Even before we come to end of the year we already know that 2017 will be one of the warmest years on record and we have seen a succession of extreme weather events around the world, including typhoons in the Pacific and hurricanes in the Atlantic as well as floods in South Asia and China and wildfires in California.
Scientists studying these events are now unequivocally able to attribute their enhanced intensity to higher-than-normal atmospheric and ocean temperatures due to human induced climate change.
That means it is clear now that even if human-induced climate change does not cause these weather events, they get greatly exacerbated due to elevated temperatures—and the actual loss and damage that results is now attributable, at least in part, to human-induced climate change.
I will pick on two separate sets of such events to highlight the issue. The first is the flooding that took place in Bangladesh earlier this year which caused an estimated loss and damage to crops and infrastructure of between $3 billion and $5 billion.
Bangladesh is a country that sits in the delta of two of the world’s greatest rivers, namely the Ganges and Brahmaputra which flood during the monsoon season each year.
The people are well adapted to living with this by building their homes on raised hillocks and planting crops like rice and jute that can grow even in partly flooded lands. They are usually able to harvest their crops before the floods and then take out their boats and fish once the main flood waters arrive and inundate the entire floodplain.
We also have very good records, going back several centuries, of the abnormally large floods that occur every now and again. Hence the one-in-20-year flood has occurred more or less every 20 years for centuries. But now it has occurred four times in the last 20 years. And this year’s flood was estimated to be a one-in-100-year event.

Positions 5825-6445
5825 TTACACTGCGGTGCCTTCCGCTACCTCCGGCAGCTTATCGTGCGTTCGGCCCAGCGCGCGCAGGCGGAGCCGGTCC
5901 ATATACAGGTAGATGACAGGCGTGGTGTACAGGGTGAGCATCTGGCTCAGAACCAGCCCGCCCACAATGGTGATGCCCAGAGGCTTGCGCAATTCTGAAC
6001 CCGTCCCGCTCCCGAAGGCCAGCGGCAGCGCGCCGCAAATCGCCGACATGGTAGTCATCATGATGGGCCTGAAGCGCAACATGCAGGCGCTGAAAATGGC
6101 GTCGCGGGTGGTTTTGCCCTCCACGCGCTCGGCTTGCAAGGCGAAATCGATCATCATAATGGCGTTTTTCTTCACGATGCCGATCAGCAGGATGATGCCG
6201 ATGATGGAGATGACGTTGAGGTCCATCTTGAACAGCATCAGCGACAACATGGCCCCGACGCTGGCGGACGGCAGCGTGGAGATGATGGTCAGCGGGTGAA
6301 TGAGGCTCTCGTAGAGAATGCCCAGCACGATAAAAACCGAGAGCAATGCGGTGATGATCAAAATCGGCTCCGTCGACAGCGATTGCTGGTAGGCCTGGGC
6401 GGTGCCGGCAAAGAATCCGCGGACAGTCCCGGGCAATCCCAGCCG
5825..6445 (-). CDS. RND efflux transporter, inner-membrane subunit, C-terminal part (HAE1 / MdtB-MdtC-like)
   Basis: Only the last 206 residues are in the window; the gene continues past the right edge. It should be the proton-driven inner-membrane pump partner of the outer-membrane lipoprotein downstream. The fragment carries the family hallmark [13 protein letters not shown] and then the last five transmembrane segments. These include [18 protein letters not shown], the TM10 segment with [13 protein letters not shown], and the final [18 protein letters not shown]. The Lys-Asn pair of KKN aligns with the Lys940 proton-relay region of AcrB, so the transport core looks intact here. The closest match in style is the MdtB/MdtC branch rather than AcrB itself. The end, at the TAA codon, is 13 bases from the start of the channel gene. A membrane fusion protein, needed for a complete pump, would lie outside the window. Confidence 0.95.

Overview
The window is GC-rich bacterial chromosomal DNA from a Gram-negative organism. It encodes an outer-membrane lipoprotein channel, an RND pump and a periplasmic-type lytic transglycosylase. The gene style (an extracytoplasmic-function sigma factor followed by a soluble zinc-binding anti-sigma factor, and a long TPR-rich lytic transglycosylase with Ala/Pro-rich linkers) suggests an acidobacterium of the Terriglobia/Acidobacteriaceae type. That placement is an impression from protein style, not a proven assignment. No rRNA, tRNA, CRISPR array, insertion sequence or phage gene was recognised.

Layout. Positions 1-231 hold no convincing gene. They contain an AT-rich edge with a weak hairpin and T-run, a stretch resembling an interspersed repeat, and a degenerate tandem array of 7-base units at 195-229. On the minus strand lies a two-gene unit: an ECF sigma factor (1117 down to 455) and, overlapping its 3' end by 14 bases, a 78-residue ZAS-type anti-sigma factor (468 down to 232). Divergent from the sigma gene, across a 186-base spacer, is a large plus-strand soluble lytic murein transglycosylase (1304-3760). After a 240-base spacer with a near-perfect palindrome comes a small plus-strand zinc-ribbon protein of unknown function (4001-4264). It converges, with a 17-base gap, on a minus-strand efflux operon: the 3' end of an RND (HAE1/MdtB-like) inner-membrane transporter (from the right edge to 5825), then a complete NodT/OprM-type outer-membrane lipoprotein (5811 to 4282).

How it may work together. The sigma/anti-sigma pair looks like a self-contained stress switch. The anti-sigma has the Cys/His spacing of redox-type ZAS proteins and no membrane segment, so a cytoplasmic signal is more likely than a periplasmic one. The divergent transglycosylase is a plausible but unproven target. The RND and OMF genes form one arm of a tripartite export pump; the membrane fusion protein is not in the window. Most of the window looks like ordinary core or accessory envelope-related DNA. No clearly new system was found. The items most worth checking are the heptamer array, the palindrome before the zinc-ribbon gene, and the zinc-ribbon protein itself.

Hence it is reasonable to say that while Bangladesh is relatively well adapted to normal floods we are now facing a new-normal of climate change-induced events of much greater magnitude.
My second example is the series of severe hurricanes that hit Texas (Hurricane Harvey), Florida (Hurricane Irma) and Puerto Rico (Hurricane Maria) in quick succession causing severe impacts in all those places.
Again the fact that the hurricanes occurred was not due to climate change but their relatively high severity was clearly due to the higher-than-normal sea surface temperatures at the time.
The estimates of the loss and damage in Texas, Florida and Puerto Rico is said to be over $300 billion, which they will ask the US Congress to pay as part of post-disaster reconstruction.
The US Congress is likely to pay some, if not all, of that bill for loss and damage.
This is because the United States, like many other federal governments, allows states to claim post-disaster compensation from the central government.
But who should Bangladesh send its bill to?
The answer is actually quite clear in the mandate of the Warsaw International Mechanism (WIM) on Loss and Damage, which the UN Framework Convention on Climate Change adopted nearly five years ago in 2013 at COP19.
Even if human-induced climate change does not cause these weather events, they get greatly exacerbated due to elevated temperatures—and the actual loss and damage that results is now attributable to human-induced climate change.
The WIM is supposed to address the issue of loss and damage through enhancing our understanding and examining options for addressing loss and damage, including looking for innovative financing options. So far the only option for raising financing has been insurance. However insurance, while useful, is not feasible everywhere, and is not suited to help the poorest and most vulnerable.
Hence the time is now ripe for parties at COP23, under the Presidency of Fiji, to take the next step towards looking at more innovative sources of financing loss and damage.
One idea from civil society that is worth examining seriously is applying the polluter-pays-principle to the handful of giant fossil fuel companies who make enormous profits from selling pollutants, by putting a loss and damage tax or levy on their profits.
This would generate billions of dollars and could be collected by each government in which the company is registered and the funds put into a new global loss and damage fund.
Dr Saleemul Huq is the Director of the International Centre for Climate Change & Development. This story was published with permission from Thomson Reuters Foundation, the charitable arm of Thomson Reuters, that covers humanitarian news, women’s rights, corruption and climate change. Visit news.trust.org.
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